Volkswagen scrambles to catch up to Tesla’s focus on software
There’s no question that even a legacy car manufacturer like Volkswagen has a lot of catching up to do if it hopes to model Tesla’s hyperfocus on software. As one small solution, the German automaker is now offering a programming school to help train and hire software professionals in anticipation of a software-based automobile future.
Volkswagen’s Faculty 73 programming school offers training for people interested in learning software and someday working for the auto giant, as detailed in a report last month from DW.
Rene Körner, one such student, recounted to the publication how the program let him move back into the software world after being forced to drop out of school and get a job waiting tables to support a family member with unexpected medical needs.
"The restaurant job was fun, but it was not fulfilling," Körner said. "A friend, who was writing her doctoral thesis at Volkswagen, told me about this new programming school in Wolfsburg, Faculty 73. It offered a great opportunity: a chance to work for VW and do things that I really enjoyed doing."
Körner finished the Faculty 73 program last March and gained a full-time offer from Volkswagen to do back-office IT work.
"For now, I am just having fun. I want to grow further as a software developer, as a product owner. These are interesting times at VW as it turns its focus to electric vehicles. It's just what I had ever wished for,” he added.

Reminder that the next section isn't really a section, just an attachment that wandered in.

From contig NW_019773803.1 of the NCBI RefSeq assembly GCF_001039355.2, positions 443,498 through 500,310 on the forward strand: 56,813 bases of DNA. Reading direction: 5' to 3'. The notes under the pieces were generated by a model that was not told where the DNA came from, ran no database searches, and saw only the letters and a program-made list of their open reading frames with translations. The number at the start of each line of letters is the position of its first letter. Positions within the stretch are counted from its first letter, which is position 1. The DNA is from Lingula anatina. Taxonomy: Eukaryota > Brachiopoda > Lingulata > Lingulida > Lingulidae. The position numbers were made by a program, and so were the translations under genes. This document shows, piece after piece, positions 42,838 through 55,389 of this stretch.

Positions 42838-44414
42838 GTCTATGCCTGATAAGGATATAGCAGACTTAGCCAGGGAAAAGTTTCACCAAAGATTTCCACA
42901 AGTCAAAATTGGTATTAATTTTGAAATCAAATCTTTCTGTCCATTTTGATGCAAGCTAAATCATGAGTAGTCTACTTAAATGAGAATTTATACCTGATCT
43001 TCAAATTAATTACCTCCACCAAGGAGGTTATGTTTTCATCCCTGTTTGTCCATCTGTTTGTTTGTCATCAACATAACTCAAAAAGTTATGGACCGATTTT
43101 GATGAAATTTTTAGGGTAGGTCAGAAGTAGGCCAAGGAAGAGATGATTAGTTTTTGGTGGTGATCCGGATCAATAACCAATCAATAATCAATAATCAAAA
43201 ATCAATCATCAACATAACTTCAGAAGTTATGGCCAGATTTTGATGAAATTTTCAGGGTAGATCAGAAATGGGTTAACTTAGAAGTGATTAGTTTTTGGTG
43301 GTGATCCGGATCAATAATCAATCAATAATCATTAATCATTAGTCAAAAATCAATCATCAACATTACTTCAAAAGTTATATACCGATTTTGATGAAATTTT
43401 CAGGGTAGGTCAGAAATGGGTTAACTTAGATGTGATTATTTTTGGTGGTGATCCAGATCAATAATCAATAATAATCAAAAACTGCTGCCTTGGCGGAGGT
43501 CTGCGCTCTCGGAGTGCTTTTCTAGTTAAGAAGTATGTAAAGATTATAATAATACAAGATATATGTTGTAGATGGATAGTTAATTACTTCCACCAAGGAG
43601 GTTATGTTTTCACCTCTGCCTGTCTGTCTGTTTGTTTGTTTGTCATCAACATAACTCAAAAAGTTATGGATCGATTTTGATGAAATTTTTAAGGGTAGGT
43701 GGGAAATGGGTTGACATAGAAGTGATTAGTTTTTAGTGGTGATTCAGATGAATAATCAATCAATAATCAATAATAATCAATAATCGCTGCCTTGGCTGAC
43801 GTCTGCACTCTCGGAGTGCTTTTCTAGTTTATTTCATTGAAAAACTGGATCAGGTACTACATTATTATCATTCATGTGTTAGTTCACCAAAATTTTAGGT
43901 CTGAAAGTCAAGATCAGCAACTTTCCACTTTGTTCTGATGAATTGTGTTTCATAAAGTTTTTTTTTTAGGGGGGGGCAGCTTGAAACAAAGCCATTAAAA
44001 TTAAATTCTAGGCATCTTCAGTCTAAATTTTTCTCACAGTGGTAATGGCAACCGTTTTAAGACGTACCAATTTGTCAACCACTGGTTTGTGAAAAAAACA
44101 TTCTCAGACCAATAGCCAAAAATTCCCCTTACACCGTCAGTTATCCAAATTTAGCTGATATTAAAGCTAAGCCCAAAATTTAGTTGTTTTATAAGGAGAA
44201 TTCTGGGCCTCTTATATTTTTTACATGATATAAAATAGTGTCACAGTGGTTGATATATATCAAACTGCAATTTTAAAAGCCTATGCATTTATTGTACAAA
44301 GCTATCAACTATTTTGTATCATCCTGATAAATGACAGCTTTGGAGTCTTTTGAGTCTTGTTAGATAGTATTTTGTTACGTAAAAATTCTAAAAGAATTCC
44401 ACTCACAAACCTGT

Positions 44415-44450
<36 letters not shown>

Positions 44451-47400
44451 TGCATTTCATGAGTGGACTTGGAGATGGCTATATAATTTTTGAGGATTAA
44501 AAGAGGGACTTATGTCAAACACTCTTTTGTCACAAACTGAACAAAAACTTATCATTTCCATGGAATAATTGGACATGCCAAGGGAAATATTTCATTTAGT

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Volkswagen’s programs extend to budding IT professionals, software developers and other talents that will be needed as the industry moves to software and electric vehicles — like the ones Tesla has made standard.
And with Volkswagen recently announcing plans to use Argo AI self-driving software, as reported by earlier this month by CarBuzz, the automaker’s going to need all the software help it can get if it hopes to catch up with all that Tesla has done.
Most companies' current standards for self-driving can be traced back to Tesla’s business model, and their move to create AI solutions for problems on the road.
To be sure, Tesla's software is far from perfect. According to Jalopnik, Tesla is even being ordered by German courts to buy back a Model 3 from one buyer, who likened the Autopilot system to a "drunk novice driver."
However, no other company is or has been testing autonomous driving or driver assistance systems to the extent that Tesla has. Autopilot was introduced in 2016, and the even-more-robust Full Self-Driving beta was shared in 2020, and later expanded to a wider audience in 2021.
Neither of Tesla’s advanced driver assistance systems is perfect (which some might expect at the FSD beta’s hefty price point of $12,000), but it’s worth noting that they’re being tested widely and regularly, especially when compared with those of other automakers such as Volkswagen.